plants to his poor patients.

RIZALS ACTIVITIES IN DAPITAN


AS A PHYSICIAN
Now I understand very well
why a physician should not
treat the members of his
family.

RIZALS ACTIVITIES IN DAPITAN


AS A FARMER
In the early months of 1893, Rizal informed his
mother that his plantation had more than 50
lanzones trees, balanos, and 18 mangosteens. He
also planted some 1,400 coffee and 200 cacao
seedlings. He was confident that this property
alone would yield him a net profit of P2,000
annually.

RIZALS ACTIVITIES IN DAPITAN


AS A FARMER
Rizal acquired total land holdings of 70 hectares
where 6,000 hemp plants, 1,000 coconut trees and
numerous fruit trees, sugarcane, corn, coffee and
cacao were planted.
He planned to establish an agricultural colony in
Sitio Ponot because it was ideal for raising cacao,
coffee, coconuts and cattle. However, this did not
materialize due to lack of support from the
government

RIZALS ACTIVITIES IN DAPITAN


AS A FARMER
He imported agricultural machinery from the
United States
We will establish a new Kalamba

RIZALS ACTIVITIES IN DAPITAN


AS A BUSINESSMAN
Rizal entered into a partnership with a male Dapitan
native and with a number of Spaniard who were
in the business of buying and selling abaca, copra,
and fish. He taught the local natives and the
governor to unite for trading purposes and so that
they would become independent and free
themselves from the Chinese. Fortunately, they
made a little profit and became actively in trading,
and very satisfied.

RIZALS ACTIVITIES IN DAPITAN


AS A BUSINESSMAN
In partnership with Ramon
Carreon, a Dapitan Merchant
Cooperative Association of
Dapitan Farmers - to
improve the farm products,
obtain better outlets for them,
collect funds for their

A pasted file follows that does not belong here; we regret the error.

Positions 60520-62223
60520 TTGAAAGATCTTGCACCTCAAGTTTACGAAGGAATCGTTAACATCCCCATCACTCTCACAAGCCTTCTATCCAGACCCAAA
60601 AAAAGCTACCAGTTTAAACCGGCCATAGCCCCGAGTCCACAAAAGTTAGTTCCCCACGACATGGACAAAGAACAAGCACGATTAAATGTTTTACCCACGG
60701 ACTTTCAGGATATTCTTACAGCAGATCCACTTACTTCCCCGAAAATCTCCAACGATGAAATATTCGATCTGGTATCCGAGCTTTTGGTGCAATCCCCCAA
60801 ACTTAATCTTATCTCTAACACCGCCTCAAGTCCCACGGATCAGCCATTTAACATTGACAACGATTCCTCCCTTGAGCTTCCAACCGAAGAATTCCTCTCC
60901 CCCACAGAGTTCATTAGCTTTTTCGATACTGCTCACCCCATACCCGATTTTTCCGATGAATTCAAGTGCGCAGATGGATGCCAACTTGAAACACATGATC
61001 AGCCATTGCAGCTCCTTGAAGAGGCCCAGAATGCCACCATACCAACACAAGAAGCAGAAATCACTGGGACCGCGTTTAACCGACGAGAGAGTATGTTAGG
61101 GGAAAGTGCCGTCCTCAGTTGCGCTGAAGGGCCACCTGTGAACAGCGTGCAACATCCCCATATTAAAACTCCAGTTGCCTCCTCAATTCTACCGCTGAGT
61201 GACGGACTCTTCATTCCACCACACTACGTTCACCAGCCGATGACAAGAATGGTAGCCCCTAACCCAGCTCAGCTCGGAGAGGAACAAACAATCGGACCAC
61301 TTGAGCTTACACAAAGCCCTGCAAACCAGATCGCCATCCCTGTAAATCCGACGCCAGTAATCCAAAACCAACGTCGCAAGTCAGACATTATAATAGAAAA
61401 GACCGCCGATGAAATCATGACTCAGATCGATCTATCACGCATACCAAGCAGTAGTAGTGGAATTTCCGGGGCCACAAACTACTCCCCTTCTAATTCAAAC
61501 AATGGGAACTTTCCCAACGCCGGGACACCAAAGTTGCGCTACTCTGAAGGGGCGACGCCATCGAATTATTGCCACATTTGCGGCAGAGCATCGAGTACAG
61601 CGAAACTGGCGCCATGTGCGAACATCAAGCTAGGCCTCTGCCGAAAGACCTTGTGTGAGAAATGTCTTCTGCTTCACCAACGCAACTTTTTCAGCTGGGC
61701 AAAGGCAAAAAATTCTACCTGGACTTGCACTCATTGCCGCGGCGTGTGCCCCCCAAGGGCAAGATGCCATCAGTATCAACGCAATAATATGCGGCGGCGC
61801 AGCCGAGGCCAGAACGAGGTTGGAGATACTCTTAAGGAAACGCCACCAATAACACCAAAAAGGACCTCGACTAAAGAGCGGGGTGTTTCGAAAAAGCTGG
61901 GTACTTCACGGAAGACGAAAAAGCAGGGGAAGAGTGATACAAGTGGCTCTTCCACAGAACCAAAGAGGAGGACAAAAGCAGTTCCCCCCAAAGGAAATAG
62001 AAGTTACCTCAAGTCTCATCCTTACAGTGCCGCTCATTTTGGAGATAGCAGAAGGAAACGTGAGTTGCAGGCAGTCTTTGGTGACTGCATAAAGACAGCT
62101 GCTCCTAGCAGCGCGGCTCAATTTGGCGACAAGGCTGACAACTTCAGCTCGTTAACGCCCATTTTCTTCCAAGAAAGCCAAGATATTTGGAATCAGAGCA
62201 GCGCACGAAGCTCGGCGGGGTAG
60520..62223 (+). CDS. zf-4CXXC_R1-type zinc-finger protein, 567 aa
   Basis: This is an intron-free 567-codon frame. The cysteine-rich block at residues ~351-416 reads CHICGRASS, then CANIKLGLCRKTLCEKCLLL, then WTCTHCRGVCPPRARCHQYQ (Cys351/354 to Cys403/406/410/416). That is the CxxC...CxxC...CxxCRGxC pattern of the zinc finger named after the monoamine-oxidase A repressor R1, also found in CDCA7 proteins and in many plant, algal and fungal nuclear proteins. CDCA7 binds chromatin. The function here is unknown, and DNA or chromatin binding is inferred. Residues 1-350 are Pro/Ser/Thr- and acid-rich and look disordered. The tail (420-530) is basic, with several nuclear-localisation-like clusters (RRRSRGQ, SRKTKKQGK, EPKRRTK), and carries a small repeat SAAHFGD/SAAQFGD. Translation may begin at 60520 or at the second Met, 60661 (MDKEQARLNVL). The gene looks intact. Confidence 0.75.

purchases, and help the
producers and workers by
establishing a store wherein
they
can
buy
prime
commodities at moderate
prices

Ramon Carreon, a Dapitan


Merchant

RIZALS ACTIVITIES IN DAPITAN


AS A BUSINESSMAN
Ramon Carreon, Rizals
business partner in Dapitan
Rizal
made
profitable
business ventures in fishing,
copra and hemp industries.
Hemp industry, Rizals most
profitable business
Once he shipped 150 bales of
hemp
to
Manila.
He purchased
hemp
in
Dapitan at P7 and 4 reales
per picul and he sold it
to Manila at P10 and 4 reales.

Ramon Carreon, a Dapitan


Merchant

RIZALS ACTIVITIES IN DAPITAN


AS A BUSINESSMAN
Rizal also engaged in lime
manufacturing.
Their lime
burner had a monthly
capacity of more than 400
bags of lime
He organized the Cooperative
Association
of Dapitan
Farmers to break Chinese
monopoly.

Ramon Carreon, a Dapitan


Merchant

RIZALS ACTIVITIES IN DAPITAN


AS A TEACHER
Rizal opened a sort of
community school, which
he operated from January
1894 to the end of July
1896. At most, he had 23
pupils,
some
staying
relatively longer but most
for only a few months. He
also taught some of his
nephews who stayed with
him in Talisay Spanish,
English,